YouTube has found no evidence to suggest that Russian-linked accounts purchased adverts to interfere in the Brexit referendum, its policy chief has said.
Juniper Downs today told the UK inquiry into fake news that staff would now conduct further research into whether Russian groups spread disinformation on the platform through unpaid posts during the campaign.
“We have conducted [an investigation into] the Brexit referendum and found no evidence of interference,” she said. “We looked at all ads with any connection to Russia, and there is no evidence of our services being used.”
Downs was speaking at a special meeting of the inquiry in Washington after MPs flew out to grill executives from Google (YouTube’s parent company), Facebook and Twitter. The trip has attracted criticism in light of claims reported by BuzzFeed that the firms had been prepared to travel to the UK.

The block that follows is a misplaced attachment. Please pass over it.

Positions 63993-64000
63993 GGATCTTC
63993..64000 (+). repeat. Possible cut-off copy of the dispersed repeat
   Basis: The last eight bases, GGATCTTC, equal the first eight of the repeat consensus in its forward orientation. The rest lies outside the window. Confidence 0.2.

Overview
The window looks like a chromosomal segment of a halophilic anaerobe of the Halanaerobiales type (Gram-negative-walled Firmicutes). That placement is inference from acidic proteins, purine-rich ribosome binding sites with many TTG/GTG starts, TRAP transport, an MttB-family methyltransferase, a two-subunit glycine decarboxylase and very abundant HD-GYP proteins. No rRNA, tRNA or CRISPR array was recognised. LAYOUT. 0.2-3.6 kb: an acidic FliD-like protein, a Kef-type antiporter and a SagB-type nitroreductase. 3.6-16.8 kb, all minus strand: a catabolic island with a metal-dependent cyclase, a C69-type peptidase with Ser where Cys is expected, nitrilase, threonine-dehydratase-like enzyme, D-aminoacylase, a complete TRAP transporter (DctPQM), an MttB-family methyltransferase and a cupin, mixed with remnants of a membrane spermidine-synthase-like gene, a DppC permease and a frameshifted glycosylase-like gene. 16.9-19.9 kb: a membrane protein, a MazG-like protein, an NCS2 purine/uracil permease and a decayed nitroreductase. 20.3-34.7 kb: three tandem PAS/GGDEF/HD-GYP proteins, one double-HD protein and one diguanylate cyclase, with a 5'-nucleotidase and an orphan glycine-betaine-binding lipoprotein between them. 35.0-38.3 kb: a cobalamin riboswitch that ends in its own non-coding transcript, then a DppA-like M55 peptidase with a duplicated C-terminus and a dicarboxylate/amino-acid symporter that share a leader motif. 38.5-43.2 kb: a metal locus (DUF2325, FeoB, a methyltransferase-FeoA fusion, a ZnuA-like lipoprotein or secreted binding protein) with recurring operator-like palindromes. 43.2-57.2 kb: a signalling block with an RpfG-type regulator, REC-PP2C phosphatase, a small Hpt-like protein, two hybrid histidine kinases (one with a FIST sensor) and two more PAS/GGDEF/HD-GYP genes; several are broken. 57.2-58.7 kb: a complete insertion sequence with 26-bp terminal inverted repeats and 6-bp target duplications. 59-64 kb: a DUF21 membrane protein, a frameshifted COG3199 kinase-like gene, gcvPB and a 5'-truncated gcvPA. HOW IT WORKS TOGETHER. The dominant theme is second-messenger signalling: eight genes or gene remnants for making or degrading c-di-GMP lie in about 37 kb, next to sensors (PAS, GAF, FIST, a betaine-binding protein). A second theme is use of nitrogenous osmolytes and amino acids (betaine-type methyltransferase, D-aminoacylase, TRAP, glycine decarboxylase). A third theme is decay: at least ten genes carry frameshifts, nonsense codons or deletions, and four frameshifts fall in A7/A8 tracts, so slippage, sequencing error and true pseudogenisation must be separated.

Last month Facebook came under fire after it said Russian groups bought just 72p of advertising to influence the Brexit vote. The firm’s UK policy chief, Simon Milner, responded by promising to launch a second investigation to identify all Russian attempts to spread disinformation, regardless of whether they relied on paid posts. He told the committee this afternoon that the research would be ready by the end of February.
Milner also said the site had made strides in boosting transparency around political advertising: “At the next general election you will be able to see every day what is being run by the main campaign pages and by all candidates. If you want to see what ads they are running, you will be able to see the ads. We’re going to introduce a radical new level of transparency that has never been seen before in elections.”